Sunday, June 27, 2010


By tomorrow morning (maybe even in about an hour) I am probably going to regret I posted this but right now, I have to. This morning as I opened the store I went outside to add our open sign and a funky porch chair we keep out front was accidentally left out overnight. I look down and see a scribbled note attached to it and a comment on the tag, this is what it says:

Whether a person agrees with my chosen inventory, aesthetic or style is one thing, but to take the time to write a note so brutal is another. I cannot help believe it is a rival; jealous or not or just someone who loves to point out things that make them angry.

I have shopped this nation for antiques in every kind of venue, from junk store to high end, and in the zillion times I have turned a tag over I have chuckled to myself often at the price a dealer may put on things- WE ALL HAVE. Do I leave a note? Never. Do I say to myself, "Good luck getting that price!" Sometimes. One thing I am certain of, this person is not a retailer.

I do not share much personal info on this blog, it is none of your concern how I am doing emotionally, spiritually or financially but today I will make an exception. Small business owning is tough. More tough than anyone who has never done it will ever realize. (Just ask one of them.) Surviving in this economy with hundreds of online options for customers to choose from in a click of a button is insurmountable. Just because this store has gotten a blessing full of national press does not mean we are flying high- or any other business you may think of. We live and breath by the results of the cash register every single day. We keep smiling and working along waiting for the next great day, next holiday, next good customer, next election, whatever it may be- wondering if that will help. Nobody, and I do mean nobody knows what is going to happen to retail in this new electronic age and economic downturn. The mom and pop shop or your favorite little boutique is surviving one day at a time. Even when the owners may tell you with a smile, "We're doing ok"- they're not. We have all learned to suck it up because, heaven forbid, the rumor gets started this shop is hurting or that place is closing... all of us are keeping up appearances because it would be tragic to tell you the truth, tragic to not appear as fabulous as you think we are, tragic to be human.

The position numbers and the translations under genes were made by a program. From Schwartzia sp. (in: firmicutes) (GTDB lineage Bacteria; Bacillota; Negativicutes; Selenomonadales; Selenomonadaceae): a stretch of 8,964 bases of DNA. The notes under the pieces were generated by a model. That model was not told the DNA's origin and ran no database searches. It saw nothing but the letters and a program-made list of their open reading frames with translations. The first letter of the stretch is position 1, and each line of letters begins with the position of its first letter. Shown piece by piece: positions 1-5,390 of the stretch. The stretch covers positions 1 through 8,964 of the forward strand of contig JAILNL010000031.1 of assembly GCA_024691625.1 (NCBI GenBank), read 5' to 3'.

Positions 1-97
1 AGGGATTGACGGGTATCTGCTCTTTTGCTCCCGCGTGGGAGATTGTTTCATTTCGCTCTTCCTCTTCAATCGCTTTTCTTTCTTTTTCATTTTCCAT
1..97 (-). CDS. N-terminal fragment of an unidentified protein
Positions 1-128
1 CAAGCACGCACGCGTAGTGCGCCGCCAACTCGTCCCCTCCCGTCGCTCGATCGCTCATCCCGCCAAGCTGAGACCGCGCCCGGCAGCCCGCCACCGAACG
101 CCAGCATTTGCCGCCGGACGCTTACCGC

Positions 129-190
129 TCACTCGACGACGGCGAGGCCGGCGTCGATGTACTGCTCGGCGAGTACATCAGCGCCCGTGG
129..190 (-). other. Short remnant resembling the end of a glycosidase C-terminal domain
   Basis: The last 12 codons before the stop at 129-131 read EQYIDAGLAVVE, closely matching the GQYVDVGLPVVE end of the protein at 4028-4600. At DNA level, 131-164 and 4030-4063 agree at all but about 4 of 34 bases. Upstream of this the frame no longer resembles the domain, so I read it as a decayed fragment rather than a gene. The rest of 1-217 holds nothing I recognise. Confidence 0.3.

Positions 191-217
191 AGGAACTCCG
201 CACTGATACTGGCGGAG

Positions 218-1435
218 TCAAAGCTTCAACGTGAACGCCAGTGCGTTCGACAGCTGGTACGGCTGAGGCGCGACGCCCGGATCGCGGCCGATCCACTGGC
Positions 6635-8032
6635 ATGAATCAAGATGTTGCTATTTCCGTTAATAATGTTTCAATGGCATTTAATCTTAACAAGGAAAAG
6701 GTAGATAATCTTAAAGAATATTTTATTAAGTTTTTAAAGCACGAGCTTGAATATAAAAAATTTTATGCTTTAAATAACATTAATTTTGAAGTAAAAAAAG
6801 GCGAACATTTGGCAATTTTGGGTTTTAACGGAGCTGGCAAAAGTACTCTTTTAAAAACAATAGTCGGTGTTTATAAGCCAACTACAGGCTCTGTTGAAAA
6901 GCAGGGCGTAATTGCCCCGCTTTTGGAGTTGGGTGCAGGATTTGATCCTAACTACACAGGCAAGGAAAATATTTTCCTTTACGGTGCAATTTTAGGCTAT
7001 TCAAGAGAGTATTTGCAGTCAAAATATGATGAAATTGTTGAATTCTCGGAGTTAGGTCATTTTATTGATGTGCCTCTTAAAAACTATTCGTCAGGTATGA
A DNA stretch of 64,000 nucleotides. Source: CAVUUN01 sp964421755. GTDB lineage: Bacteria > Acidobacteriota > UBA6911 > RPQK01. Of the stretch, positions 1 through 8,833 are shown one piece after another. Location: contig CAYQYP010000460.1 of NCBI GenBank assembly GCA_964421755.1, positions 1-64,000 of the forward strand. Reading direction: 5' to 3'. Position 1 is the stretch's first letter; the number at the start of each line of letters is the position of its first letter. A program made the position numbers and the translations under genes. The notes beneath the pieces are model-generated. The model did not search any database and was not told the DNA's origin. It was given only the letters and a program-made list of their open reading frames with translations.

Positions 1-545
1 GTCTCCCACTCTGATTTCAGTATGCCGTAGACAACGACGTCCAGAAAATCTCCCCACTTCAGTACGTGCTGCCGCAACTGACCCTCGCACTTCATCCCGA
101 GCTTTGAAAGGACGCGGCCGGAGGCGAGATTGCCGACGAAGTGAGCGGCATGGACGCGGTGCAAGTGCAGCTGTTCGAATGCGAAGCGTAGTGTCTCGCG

We try this product, that gimmick, this trick to see if it will help. We order another item, buy a different something, have another sale but customers are not only holding on to whatever money they might have, they are simply not shopping like they used to. There is a depression in the air; a lack of national encouragement, positive outlook or overall hopefulness. Then I see a comment that breaks my heart and adds another layer to my struggles of shop keeping and it makes me feel that it is not going to take much more for me to say, "I'm done."

On the other hand: To all our lovely customers and fans that continue to support us, you will never know how much we adore you; how we talk of you and how grateful we are for your